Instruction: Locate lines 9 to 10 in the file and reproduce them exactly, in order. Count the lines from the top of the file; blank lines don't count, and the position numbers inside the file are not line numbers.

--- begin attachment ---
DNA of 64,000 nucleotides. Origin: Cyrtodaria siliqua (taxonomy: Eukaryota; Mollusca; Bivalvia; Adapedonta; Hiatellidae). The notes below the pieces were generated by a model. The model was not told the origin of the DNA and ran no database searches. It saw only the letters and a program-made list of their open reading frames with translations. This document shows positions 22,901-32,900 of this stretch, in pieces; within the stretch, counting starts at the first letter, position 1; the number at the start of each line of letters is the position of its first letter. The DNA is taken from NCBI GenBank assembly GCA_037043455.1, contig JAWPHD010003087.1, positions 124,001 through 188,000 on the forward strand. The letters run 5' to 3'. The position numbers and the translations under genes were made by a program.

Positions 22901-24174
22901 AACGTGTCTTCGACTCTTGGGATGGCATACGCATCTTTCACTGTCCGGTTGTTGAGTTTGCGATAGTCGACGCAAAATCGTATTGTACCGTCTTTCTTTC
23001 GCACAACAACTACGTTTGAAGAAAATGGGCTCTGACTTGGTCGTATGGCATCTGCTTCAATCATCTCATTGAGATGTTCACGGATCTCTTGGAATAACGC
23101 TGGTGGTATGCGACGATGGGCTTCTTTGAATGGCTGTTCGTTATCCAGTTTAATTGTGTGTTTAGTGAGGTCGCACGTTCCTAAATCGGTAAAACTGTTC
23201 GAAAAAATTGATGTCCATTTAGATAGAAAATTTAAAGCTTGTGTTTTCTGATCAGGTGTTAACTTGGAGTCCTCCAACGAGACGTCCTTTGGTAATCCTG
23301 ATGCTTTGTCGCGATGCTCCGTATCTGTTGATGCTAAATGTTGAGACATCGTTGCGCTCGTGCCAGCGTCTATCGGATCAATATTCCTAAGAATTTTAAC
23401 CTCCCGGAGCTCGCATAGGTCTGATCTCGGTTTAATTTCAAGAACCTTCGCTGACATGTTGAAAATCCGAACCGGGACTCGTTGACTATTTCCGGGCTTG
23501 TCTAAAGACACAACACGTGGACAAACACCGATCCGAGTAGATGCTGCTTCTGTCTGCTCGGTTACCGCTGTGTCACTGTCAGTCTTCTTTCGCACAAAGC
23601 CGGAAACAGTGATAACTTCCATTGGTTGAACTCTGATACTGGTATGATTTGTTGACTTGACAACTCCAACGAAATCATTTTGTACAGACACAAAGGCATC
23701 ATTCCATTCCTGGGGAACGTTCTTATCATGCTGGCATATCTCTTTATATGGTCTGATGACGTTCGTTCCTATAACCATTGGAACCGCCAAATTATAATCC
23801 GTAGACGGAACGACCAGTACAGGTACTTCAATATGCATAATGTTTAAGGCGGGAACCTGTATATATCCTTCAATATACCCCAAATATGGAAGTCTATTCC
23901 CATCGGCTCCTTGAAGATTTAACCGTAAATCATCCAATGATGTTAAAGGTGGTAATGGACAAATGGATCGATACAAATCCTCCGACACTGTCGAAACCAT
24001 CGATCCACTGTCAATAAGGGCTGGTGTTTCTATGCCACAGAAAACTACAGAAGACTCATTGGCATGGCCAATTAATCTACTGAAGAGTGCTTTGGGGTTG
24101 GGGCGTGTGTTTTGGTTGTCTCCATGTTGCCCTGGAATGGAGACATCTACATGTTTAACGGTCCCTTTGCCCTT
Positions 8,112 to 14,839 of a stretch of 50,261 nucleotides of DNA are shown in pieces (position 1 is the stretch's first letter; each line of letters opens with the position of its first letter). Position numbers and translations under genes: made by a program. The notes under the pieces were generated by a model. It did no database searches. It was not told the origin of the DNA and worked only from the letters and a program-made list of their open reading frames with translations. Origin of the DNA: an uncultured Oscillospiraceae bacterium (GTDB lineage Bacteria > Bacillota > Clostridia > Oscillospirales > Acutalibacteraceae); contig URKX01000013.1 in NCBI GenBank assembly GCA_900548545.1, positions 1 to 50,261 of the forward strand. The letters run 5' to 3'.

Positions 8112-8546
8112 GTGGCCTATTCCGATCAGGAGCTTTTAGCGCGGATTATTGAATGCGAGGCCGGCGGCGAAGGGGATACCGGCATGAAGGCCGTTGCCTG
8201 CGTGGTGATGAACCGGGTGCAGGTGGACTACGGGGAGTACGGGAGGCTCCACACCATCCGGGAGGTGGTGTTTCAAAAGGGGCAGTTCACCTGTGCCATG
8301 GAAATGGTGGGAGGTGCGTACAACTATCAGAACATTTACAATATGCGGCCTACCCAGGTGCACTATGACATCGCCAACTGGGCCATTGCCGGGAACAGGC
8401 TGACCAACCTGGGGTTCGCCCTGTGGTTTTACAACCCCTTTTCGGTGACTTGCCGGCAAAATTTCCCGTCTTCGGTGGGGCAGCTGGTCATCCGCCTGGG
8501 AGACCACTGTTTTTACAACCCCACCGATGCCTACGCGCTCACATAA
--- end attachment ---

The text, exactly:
23501 TCTAAAGACACAACACGTGGACAAACACCGATCCGAGTAGATGCTGCTTCTGTCTGCTCGGTTACCGCTGTGTCACTGTCAGTCTTCTTTCGCACAAAGC
23601 CGGAAACAGTGATAACTTCCATTGGTTGAACTCTGATACTGGTATGATTTGTTGACTTGACAACTCCAACGAAATCATTTTGTACAGACACAAAGGCATC